Bridge Design Pattern in C#

Bridge Design Pattern in C# with Examples

In this article, I am going to discuss the Bridge Design Pattern in C# with some examples. Please read our previous article where we discussed the Decorator Design Pattern in C# with examples. The Bridge Design Pattern falls under the category of Structural Design Pattern. As part of this article, we are going to discuss the following pointers.

  1. What is the Bridge Design Pattern?
  2. Understanding Abstraction and Implementation
  3. Understanding the Bridge Design Pattern.
  4. Implementation of the Bridge Design Pattern in C#.
  5. When do we need to use the Bridge Design Pattern in C#?

What is the Bridge Design Pattern?

As per the Gang of Four definitions, the Bridge Pattern “Decouples an abstraction from its implementation so that the two can vary independently“.

In simple words, we can say that the Bridge Design Pattern is used to separate abstraction from its implementation so that both can be modified independently. The Bridge design pattern creates an interface that acts as a bridge between the abstraction and implementation classes.

Understanding Abstraction and Implementation:

Before understanding the Bridge Design Pattern, we need to aware of two things i.e. abstraction and implementation. In order to understand the Abstraction and Implementation, please have a look at the following diagram.

Understanding Abstraction and Implementation in C#

As shown in the above image, we have many electronic devices such as Bulb, AC, Fan, etc. To on and off all these electronic devices, the abstraction is a switch that has on and off. For example, if you want to on the Fan, then you just need to on the Fan switch. Similarly, if you want to on the AC, then you just need to on the AC switch. If you want to Off the Fan, then you just need to off the Switch. Here, Switch is your abstraction which abstracts how the implementation works.

Understanding the Bridge Design Pattern:

We want to design an application to manage electronic devices. As per the Bridge Design Pattern, we need to separate the implementation from the abstraction. Please have a look at the following diagram which shows the implementation.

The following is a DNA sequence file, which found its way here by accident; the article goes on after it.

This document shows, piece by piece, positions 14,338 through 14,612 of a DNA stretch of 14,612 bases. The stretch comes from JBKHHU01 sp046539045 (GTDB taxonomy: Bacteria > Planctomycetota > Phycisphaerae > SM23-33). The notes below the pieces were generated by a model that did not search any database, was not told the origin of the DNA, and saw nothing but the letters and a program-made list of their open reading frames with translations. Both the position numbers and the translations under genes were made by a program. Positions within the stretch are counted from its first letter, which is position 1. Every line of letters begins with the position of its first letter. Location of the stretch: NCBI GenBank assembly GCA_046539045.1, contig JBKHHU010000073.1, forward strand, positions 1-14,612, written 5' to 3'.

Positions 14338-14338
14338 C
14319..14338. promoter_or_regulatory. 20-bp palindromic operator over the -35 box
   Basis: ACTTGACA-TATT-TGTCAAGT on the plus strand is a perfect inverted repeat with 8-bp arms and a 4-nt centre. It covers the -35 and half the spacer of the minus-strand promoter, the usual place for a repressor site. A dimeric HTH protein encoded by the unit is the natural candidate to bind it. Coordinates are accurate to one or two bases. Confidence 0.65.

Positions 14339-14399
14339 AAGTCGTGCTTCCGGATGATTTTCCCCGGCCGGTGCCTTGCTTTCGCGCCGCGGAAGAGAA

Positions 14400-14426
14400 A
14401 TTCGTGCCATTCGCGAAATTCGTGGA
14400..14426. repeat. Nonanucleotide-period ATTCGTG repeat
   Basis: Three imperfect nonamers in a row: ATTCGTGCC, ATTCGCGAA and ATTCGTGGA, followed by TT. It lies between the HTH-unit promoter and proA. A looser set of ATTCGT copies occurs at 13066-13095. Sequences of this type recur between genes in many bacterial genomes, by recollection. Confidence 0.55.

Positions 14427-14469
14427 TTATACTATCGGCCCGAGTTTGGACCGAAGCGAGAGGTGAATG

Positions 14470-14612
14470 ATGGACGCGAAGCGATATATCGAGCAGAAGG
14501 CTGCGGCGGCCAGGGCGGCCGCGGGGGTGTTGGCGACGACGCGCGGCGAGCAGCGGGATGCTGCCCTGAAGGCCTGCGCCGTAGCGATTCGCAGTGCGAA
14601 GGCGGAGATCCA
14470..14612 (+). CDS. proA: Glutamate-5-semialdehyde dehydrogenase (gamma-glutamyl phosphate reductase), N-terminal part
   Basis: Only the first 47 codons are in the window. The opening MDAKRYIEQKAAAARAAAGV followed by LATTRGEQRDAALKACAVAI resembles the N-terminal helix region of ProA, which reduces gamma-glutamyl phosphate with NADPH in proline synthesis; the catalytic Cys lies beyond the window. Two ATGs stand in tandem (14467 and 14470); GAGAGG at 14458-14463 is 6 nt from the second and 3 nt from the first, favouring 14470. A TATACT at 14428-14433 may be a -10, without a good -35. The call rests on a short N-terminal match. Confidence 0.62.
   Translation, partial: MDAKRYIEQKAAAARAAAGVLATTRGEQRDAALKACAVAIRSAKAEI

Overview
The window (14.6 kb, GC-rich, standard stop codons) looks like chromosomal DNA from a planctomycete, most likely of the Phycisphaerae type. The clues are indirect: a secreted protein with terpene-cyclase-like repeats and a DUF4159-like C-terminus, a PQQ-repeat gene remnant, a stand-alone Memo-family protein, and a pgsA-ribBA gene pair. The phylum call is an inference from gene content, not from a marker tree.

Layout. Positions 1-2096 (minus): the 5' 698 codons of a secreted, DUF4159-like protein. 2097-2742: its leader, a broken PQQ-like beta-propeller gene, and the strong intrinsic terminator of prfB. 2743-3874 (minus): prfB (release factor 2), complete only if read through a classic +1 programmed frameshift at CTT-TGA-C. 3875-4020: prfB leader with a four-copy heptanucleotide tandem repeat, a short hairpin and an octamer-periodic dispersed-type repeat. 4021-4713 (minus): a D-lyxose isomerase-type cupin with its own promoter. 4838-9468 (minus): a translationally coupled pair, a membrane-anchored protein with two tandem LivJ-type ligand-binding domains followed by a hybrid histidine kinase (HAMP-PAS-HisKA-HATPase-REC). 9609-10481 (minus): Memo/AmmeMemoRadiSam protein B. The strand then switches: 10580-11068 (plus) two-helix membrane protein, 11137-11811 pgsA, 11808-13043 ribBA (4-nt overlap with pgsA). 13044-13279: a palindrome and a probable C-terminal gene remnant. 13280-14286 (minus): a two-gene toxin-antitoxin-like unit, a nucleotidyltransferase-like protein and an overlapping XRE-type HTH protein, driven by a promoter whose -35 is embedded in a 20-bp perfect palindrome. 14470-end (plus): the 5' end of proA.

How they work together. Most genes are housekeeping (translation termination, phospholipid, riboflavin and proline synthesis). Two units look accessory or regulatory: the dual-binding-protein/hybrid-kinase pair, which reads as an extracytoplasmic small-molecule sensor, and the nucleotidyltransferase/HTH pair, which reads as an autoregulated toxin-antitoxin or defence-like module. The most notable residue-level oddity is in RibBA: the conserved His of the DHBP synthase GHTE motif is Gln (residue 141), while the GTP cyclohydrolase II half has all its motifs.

Implementation in Bridge Design Pattern

As shown in the above image, we have two implementations i.e. Bulb and Refrigerator. Each implementation class is having two methods i.e. Start and Stop. To make things unified we make use of interface.

Then we need to create the abstraction. In our example, abstraction is nothing but the switch which is going to on and off the electronic devices. Please have a look at the following diagram.

Abstraction in Bridge Design Pattern

As you can see in the above image, here we create an interface with two methods i.e. On and Off. Then we implement that interface in the Switch class. This Switch class having the SetDevice method which is basically used to set the Device on which the operations (Start and Stop) are going to performed. The Implementation of On and Off is very straight forward. They just used to call the respective devices Start and Stop method.

Now, we need to create the test our code. In order to test this, first we need to create an instance of the Switch class and then we need to set the device using the SetDevice method. Finally, we need to call the On and Off method as shown below.

Bridge Design Pattern in C#

The complete example code is given below:
using System;

namespace BridgeDesignPattern
{
    public interface IElectronicDevice
    {
        void Start();
        void Stop();
    }
    
    public class Refrigerator : IElectronicDevice
    {
        public void Start()
        {
            Console.WriteLine("Compressor Start");
            Console.WriteLine("Ice Cooling Start");
        }

        public void Stop()
        {
            Console.WriteLine("Ice Cooling Stop");
            Console.WriteLine("Compressor Stop");
        }
    }
    
    public class Bulb : IElectronicDevice
    {
        public void Start()
        {
            Console.WriteLine("Warm up the bulb");
            Console.WriteLine("Glow the bulb");
        }
        public void Stop()
        {
            Console.WriteLine("Switch of the bulb");
        }
    }

    public interface ISwitch
    {
        void On();
        void Off();
    }

    public class Switch : ISwitch
    {
        private IElectronicDevice electronicDevice;
        public void SetDevice(IElectronicDevice electronicDevice)
        {
            this.electronicDevice = electronicDevice;
        }
        public void Off()
        {
            electronicDevice.Stop();
        }

        public void On()
        {
            electronicDevice.Start();
        }
    }
    class Program
    {
        static void Main(string[] args)
        {
            Switch s = new Switch();
            s.SetDevice(new Bulb());
            s.On();
            s.Off();
            
            s.SetDevice(new Refrigerator());
            s.On();
            s.Off();

            Console.Read();
        }
    }
}
When do we need to use the Bridge Design Pattern in C#?

We need to use the Bridge Design Pattern when

  1. We want to avoid a tight coupling binding between an abstraction and its implementation. 
  2. We want both the abstractions and their implementation classes are extensible by subclasses.
  3. The changes in the implementation of an abstraction should have no impact on clients.
  4. When we want to share an implementation among multiple objects. 
  5. When we want to hide the implementation of an abstraction completely from clients. 

In the next article, I am going to discuss the Composite Design Pattern in C# with some examples. Here, in this article, I try to explain the Bridge Design Pattern in C# step by step with some simple examples. I hope you understood the need and use of the Bridge Design Pattern.

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